Objective: Although recent statistical and computational developments allow for the empirical testing of psychological theories in ways not previously possible, one particularly vexing challenge remains: how to optimally model the prospective, reciprocal relations between 2 constructs as they developmentally unfold over time. Several analytic methods currently exist that attempt to model these types of relations, and each approach is successful to varying degrees. However, none provide the unambiguous separation over time of between-person and within-person components of stability and change, components that are often hypothesized to exist in the psychological sciences. Our goal in this article is to propose and demonstrate a novel extension of the multivariate latent curve model to allow for the disaggregation of these effects. Method: We begin with a review of the standard latent curve models and describe how these primarily capture between-person differences in change. We then extend this model to allow for regression structures among the time-specific residuals to capture within-person differences in change. Results: We demonstrate this model using an artificial data set generated to mimic the developmental relation between alcohol use and depressive symptomatology spanning 5 repeated measures. Conclusions: We obtain a specificity of results from the proposed analytic strategy that is not available from other existing methodologies. We conclude with potential limitations of our approach and directions for future research.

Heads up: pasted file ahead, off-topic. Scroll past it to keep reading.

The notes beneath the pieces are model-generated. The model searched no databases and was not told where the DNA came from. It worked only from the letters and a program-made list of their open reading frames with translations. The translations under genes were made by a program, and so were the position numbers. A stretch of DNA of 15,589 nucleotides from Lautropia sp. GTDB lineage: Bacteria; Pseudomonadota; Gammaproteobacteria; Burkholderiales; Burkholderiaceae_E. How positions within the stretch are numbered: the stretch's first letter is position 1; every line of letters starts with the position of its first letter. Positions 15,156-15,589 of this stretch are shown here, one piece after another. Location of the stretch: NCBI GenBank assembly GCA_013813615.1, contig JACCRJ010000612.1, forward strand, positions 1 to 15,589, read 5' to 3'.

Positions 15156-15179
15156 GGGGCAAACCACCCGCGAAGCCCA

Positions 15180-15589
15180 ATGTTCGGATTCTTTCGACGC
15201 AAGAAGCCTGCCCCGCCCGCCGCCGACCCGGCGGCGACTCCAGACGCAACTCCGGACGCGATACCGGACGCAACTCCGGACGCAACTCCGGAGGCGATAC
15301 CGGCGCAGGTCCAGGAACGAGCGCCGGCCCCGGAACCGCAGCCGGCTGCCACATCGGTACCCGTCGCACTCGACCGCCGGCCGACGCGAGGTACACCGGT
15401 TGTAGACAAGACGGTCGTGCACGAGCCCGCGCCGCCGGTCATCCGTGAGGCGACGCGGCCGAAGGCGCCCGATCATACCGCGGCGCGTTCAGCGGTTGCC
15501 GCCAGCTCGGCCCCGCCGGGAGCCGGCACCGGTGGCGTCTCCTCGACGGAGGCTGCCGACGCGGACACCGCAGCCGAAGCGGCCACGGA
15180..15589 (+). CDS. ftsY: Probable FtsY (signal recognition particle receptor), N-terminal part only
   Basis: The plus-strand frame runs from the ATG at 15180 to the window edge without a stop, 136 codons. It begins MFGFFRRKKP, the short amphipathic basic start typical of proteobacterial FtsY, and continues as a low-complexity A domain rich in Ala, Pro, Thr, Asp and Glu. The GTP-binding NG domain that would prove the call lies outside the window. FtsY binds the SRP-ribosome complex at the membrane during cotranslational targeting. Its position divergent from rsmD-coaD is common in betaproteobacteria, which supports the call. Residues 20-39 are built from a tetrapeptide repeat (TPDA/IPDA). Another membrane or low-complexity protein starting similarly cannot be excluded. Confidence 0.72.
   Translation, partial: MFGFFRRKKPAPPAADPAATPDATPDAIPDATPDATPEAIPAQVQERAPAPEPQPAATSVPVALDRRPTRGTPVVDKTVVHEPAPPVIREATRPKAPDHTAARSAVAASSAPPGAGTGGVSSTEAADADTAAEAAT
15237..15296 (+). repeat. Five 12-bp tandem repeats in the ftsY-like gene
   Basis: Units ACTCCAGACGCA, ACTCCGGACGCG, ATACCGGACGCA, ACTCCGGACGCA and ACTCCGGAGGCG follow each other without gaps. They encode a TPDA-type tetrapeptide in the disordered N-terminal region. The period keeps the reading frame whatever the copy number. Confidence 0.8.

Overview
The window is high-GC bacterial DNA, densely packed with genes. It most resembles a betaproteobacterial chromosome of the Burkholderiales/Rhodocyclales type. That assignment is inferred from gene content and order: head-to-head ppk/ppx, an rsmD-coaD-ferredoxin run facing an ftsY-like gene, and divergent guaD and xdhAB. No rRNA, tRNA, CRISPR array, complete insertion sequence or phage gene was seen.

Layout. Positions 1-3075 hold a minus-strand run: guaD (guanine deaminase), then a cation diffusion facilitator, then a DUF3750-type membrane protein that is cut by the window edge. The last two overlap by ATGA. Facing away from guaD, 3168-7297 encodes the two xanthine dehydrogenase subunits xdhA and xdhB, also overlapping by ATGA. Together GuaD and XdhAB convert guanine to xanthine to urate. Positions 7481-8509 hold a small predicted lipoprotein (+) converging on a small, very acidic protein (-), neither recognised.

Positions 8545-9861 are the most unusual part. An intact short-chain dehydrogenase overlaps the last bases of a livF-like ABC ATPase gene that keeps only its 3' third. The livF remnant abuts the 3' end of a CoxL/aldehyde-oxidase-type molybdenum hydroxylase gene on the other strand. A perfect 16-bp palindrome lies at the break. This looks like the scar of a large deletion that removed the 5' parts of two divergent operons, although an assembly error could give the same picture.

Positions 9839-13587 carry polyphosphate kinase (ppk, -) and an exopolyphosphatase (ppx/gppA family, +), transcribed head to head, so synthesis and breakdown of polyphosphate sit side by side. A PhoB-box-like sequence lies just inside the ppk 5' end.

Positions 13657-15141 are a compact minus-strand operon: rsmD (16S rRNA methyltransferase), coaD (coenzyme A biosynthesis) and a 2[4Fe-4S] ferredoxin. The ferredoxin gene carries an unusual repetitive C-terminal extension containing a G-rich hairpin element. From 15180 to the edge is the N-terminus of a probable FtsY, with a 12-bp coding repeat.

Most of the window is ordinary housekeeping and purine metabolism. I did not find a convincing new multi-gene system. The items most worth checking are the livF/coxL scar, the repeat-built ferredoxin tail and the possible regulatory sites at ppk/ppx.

Additional Metadata
Keywords Disaggregation of effects, Growth models, Latent curve models, Structural equation modeling
Persistent URL dx.doi.org/10.1037/a0035297
Journal Journal of Consulting and Clinical Psychology
Citation
Curran, P.J. (Patrick J.), Howard, A, Bainter, S.A. (Sierra A.), Lane, S.T. (Stephanie T.), & McGinley, J.S. (James S.). (2014). The separation of between-person and within-person components of individual change over time: A latent curve model with structured residuals. Journal of Consulting and Clinical Psychology, 82(5), 879–894. doi:10.1037/a0035297